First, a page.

Even without the global pandemic, 2020 has been a tumultuous year. In the UK, we’ve stumbled our way out of the European Union. The worldwide Black Lives Matter movement has challenged the way we think about race and about our own colonial history. And we’ve become ever more aware of (although, sadly, not necessarily more inclined to do anything about) the damage that we’re inflicting on the world around us.
So as the year comes to a close, it seems timely to reflect on what we’ve learned from the last twelve months. It’s tempting, of course, to simply put our heads down and get the hell out of 2020 as quickly as possible. But it’s highly unlikely that we’re going to draw back the curtains tomorrow on a new world of pandemic-free sunlit uplands. And so we need to learn what we can, in the hope that it will help us better to deal with the year ahead.
This is my first global pandemic, so I’ll have to confess that I’m not entirely au fait with the etiquette for dealing with everything that’s going on.
What the Government says we can and cannot do seems to change pretty much every day. And it would be very easy to get oneself quite worked up about whether what people are buying in the supermarket is truly essential. Or whether those people sitting together in the park are really from one, two or however many households it’s supposed to be.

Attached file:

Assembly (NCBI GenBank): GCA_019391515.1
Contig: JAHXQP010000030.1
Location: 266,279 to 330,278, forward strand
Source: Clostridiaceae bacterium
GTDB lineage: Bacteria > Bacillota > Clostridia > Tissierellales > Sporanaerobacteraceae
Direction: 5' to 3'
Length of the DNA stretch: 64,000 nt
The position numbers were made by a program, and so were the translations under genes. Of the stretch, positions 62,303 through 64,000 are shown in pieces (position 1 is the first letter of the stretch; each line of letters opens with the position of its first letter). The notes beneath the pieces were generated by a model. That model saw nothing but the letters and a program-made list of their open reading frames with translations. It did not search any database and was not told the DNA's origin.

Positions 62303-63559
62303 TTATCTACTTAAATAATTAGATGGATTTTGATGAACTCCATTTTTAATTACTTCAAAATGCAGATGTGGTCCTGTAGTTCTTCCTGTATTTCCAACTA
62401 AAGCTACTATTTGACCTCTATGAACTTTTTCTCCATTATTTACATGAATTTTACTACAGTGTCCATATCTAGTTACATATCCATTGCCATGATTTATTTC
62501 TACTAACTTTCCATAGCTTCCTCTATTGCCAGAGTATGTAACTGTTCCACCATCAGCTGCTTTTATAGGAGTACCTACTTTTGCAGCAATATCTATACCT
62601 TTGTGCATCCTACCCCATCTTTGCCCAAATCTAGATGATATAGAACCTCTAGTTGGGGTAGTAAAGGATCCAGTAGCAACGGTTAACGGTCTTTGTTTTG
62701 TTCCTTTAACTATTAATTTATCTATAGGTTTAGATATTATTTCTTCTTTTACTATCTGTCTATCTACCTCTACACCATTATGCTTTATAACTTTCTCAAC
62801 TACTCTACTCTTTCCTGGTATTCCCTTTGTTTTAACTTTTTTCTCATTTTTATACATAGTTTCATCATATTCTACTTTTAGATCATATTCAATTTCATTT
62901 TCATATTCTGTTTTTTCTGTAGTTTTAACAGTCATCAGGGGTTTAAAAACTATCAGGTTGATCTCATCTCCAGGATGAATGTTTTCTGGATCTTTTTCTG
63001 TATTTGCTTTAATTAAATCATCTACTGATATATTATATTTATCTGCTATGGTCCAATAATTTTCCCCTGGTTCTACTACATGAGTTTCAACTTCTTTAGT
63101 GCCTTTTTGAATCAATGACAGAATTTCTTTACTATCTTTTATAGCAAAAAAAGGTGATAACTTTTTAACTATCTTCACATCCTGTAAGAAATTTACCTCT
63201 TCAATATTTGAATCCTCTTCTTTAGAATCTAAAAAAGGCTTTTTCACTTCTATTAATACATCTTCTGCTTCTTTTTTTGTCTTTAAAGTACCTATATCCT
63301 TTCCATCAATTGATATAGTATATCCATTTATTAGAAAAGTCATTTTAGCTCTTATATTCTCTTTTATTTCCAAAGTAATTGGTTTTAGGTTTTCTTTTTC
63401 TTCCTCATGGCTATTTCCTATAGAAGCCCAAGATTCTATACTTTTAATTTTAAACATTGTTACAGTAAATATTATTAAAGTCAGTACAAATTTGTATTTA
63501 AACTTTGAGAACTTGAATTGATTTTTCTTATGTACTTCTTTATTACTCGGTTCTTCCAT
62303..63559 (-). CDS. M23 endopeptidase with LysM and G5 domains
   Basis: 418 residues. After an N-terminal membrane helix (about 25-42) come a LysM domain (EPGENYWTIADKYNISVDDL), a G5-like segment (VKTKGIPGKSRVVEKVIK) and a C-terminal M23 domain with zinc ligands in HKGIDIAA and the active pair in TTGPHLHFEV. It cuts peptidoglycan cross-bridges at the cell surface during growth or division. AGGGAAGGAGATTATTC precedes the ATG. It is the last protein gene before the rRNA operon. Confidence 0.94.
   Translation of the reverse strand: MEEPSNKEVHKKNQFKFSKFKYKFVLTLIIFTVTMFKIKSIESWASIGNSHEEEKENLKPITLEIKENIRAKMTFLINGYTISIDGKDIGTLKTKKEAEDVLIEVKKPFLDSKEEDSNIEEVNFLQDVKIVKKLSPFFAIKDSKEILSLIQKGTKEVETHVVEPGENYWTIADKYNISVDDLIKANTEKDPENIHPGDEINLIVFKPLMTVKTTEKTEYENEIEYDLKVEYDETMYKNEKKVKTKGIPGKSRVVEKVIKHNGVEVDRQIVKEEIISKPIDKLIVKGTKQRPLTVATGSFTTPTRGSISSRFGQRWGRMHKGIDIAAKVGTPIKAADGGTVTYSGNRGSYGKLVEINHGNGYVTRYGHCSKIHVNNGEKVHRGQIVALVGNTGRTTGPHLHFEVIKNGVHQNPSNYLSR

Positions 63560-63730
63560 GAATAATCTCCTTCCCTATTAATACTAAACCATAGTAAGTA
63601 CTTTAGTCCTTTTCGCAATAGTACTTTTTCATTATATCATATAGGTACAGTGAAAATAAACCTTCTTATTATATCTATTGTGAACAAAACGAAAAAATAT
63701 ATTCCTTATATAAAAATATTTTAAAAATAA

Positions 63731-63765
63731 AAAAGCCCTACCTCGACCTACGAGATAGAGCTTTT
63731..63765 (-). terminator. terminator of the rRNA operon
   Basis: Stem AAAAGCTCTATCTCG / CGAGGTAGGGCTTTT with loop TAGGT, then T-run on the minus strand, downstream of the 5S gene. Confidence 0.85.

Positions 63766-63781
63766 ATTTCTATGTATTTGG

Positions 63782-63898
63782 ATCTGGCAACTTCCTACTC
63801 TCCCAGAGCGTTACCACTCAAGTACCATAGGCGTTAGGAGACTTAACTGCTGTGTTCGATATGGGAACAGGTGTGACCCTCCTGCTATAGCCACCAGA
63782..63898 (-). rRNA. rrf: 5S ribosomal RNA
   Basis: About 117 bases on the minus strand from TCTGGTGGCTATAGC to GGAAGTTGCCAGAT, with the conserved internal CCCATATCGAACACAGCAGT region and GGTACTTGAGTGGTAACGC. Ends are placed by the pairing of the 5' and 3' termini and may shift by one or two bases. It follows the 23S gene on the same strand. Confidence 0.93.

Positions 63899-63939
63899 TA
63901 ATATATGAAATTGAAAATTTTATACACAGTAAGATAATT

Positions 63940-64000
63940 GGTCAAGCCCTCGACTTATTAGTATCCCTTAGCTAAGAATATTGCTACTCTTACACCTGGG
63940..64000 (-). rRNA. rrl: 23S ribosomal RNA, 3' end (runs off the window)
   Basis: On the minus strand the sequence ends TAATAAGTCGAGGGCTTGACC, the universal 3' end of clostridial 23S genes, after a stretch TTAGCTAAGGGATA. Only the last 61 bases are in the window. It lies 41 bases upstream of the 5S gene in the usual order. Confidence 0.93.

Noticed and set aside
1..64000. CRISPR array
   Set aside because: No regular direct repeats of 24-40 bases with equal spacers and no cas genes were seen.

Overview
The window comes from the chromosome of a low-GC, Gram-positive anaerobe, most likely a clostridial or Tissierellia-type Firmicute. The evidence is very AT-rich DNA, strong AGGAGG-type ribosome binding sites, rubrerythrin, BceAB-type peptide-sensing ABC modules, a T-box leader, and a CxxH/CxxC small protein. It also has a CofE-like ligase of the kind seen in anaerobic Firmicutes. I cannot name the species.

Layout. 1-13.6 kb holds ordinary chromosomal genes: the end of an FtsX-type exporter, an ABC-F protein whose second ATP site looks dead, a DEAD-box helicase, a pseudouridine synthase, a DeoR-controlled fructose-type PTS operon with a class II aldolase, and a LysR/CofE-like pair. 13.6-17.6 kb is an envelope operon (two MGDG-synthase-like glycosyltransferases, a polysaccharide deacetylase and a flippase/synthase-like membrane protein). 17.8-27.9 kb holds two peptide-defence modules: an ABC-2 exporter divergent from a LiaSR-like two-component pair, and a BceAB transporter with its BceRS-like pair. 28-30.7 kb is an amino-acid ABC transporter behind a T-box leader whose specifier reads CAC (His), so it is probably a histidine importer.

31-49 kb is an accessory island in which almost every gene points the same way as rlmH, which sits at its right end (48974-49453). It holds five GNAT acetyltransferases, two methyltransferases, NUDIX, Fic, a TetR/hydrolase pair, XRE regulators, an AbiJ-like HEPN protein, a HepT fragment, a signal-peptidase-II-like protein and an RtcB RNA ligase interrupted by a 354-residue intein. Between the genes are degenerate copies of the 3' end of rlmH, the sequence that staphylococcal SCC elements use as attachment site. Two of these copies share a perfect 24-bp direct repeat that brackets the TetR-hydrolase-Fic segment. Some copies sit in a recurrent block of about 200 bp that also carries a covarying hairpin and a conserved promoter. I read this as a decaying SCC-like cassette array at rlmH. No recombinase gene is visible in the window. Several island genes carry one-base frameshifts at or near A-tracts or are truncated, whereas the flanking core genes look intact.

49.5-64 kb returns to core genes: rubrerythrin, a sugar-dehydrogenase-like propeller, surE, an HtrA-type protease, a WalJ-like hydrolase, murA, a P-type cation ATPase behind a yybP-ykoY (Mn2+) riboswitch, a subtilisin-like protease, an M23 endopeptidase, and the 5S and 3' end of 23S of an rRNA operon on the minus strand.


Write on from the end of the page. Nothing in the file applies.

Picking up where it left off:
And so I’ve developed my golden rule for pandemic living: Don’t judge.
We’ve learned over the past few months that schools are about much more than learning. The social interactions that they provide and the relationships that they nurture are essential to our children’s social development and to their mental health and wellbeing. And yes, they teach stuff, too. They also allow many parents to go to work. Or to get work done from home.
Consequently, it’s hugely important that we try to find a way to re-open our schools in September to all young people. Especially given that we seem to have found ways to open pubs. But only if – and, to be honest, it’s a massive if – we can do so safely.
I don’t know about you, but while we’ve been ‘locked down’ over the past few months, I’ve made much more of an effort to catch up with people I know, whether they’re family members, friends, work clients or casual acquaintances. Not in person, of course (I’m not a monster), but with a mixture of phone, email and video calls.
Political philosophy is hard to define. But it is easy enough to do. In fact, we do it quite a lot. We do it when we’re deciding who to vote for (if we have that luxury). We do it when we’re agonising over the latest news headlines. We do it when we’re yelling at the protagonists on Question Time. But what is political philosophy? And why does it matter?